Union talks are grinding to a halt across multiple agencies, and a group of Senate Democrats wants to know if it's because negotiators are taking their cues from invalidated executive orders.
HHS employees and NTEU union members picket outside agency headquarters on Oct. 24. (FCW photo)
Union negotiations are grinding to a halt across multiple agencies, and a group of Senate Democrats wants to know if it's because negotiators are taking their cues from invalidated executive orders.
In a Nov. 1 letter signed by 16 senators, including Virginia Democrats Mark Warner and Tim Kaine and Maryland Democrats Ben Cardin and Chris Van Hollen, the lawmakers expressed "serious concern" that federal agencies are ignoring court rulings that invalidated key pieces of three workforce-related executive orders. The letter was initiated by Sen. Brian Schatz (D-Hawaii).
"Despite this order, agencies have been slow in rolling back their implementation efforts and have continued to stonewall during collective bargaining negotiations in order to achieve the effects of the invalidated provisions," the lawmakers wrote.
The senators want answers from Margaret Weichert, acting director of the Office of Personnel Management, about reports that agencies including the Departments of Health and Human Services and Veterans Affairs, the Social Security Administration and the Environmental Protection Agency are looking to "advance provisions in the invalidated portions" of the executive orders, including limits on the amount of time federal employees can devote to union activities while on the job -- so-called official time.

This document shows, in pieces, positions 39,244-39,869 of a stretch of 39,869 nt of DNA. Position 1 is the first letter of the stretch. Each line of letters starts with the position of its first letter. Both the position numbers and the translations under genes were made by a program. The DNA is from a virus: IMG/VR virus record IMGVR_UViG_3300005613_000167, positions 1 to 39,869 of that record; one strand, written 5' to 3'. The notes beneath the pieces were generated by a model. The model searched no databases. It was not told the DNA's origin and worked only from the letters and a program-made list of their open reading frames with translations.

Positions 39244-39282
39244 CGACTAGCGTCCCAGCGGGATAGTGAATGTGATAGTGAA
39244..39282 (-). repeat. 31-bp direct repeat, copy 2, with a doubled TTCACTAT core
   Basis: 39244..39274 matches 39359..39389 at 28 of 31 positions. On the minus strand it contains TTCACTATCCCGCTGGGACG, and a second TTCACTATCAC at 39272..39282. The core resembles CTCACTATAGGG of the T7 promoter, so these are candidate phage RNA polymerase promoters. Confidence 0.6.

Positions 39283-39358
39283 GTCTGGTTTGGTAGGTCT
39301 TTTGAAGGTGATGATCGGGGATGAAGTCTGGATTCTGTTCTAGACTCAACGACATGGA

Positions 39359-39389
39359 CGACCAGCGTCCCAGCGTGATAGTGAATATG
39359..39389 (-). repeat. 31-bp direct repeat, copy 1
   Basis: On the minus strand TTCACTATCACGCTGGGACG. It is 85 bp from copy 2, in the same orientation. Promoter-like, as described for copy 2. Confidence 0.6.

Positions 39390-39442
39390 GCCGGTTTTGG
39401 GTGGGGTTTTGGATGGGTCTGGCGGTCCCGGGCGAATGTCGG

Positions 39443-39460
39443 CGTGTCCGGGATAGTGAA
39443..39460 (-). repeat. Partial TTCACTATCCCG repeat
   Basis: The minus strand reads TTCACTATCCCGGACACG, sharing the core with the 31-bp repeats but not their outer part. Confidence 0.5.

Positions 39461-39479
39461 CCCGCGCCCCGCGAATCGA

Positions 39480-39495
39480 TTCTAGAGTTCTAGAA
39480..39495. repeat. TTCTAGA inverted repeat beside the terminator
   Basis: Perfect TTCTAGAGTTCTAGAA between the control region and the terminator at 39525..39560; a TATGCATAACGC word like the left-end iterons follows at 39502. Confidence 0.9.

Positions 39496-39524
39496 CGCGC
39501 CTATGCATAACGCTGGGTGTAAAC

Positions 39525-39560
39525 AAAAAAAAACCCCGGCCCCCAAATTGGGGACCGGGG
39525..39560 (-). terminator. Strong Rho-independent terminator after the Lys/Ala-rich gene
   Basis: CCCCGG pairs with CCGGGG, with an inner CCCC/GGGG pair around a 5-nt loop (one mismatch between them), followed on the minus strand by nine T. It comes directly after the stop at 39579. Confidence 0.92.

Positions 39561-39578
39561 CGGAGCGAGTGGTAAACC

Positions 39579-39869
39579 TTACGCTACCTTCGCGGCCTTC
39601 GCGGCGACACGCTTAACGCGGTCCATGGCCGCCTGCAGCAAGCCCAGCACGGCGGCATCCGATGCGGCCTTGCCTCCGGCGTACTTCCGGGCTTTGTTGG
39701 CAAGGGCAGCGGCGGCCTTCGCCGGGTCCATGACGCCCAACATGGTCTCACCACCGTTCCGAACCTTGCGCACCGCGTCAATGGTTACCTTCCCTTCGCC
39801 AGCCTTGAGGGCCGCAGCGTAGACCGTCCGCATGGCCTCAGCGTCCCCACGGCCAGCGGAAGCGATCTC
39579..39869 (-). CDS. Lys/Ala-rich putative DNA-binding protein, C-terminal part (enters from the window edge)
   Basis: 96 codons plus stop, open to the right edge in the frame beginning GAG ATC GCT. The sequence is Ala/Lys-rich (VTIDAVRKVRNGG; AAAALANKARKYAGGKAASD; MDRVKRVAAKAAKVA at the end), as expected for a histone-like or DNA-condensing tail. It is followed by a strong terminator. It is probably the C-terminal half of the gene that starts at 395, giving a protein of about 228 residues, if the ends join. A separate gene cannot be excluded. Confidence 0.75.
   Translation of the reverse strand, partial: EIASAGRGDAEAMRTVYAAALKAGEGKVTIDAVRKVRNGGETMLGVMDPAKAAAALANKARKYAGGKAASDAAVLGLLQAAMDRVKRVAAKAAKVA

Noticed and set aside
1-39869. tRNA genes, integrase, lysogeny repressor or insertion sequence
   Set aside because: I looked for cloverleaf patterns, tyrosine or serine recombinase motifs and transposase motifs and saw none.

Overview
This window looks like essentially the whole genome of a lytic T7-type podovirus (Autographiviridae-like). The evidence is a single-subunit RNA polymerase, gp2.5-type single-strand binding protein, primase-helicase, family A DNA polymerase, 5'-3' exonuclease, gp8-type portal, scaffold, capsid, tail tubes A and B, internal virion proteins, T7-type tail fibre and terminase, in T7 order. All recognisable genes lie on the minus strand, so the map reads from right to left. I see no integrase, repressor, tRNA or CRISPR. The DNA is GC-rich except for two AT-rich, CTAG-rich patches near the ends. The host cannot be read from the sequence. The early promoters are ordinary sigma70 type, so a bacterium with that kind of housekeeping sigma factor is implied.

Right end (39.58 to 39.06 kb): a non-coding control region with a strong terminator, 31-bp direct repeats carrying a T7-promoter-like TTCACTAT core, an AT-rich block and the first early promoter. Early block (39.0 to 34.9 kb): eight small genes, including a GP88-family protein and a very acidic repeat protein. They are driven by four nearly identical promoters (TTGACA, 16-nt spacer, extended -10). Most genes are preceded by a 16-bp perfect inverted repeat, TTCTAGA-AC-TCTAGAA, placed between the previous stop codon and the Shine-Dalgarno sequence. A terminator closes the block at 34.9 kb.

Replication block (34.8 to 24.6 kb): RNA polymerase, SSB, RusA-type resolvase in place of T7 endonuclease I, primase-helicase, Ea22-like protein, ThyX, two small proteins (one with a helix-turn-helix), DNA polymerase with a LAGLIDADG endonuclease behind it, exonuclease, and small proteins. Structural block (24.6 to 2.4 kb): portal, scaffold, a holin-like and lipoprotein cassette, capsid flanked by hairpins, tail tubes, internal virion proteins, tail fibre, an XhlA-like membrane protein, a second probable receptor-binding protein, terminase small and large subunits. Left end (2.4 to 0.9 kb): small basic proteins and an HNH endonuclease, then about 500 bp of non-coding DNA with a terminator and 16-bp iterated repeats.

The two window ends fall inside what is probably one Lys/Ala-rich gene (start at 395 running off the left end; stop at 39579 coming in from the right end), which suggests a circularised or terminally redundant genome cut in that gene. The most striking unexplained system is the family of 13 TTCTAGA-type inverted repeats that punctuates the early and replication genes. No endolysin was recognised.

On Aug. 29, a little more than a month before his ouster as OPM director, Jeff Pon sent a memo to agencies announcing that the government would "fully comply" with the Aug. 25 district court decision invalidating aspects of the three executive orders. On Oct. 5, Pon resigned suddenly and was replaced on an acting basis by Weichert, the deputy director for management at the Office of Management and Budget.
The lawmakers told Weichert that despite the Aug. 29 memo, "it has become clear that agencies have failed to adhere to your office's guidance, and continued with the implementation of the invalidated EOs by either resuming their previous efforts or by engaging in bad-faith negotiating tactics during collective bargaining negotiations."
The lawmakers posed five questions to Weichert seeking detailed information on OPM's actions to ensure compliance with the district court order, with answers due by Nov. 16.
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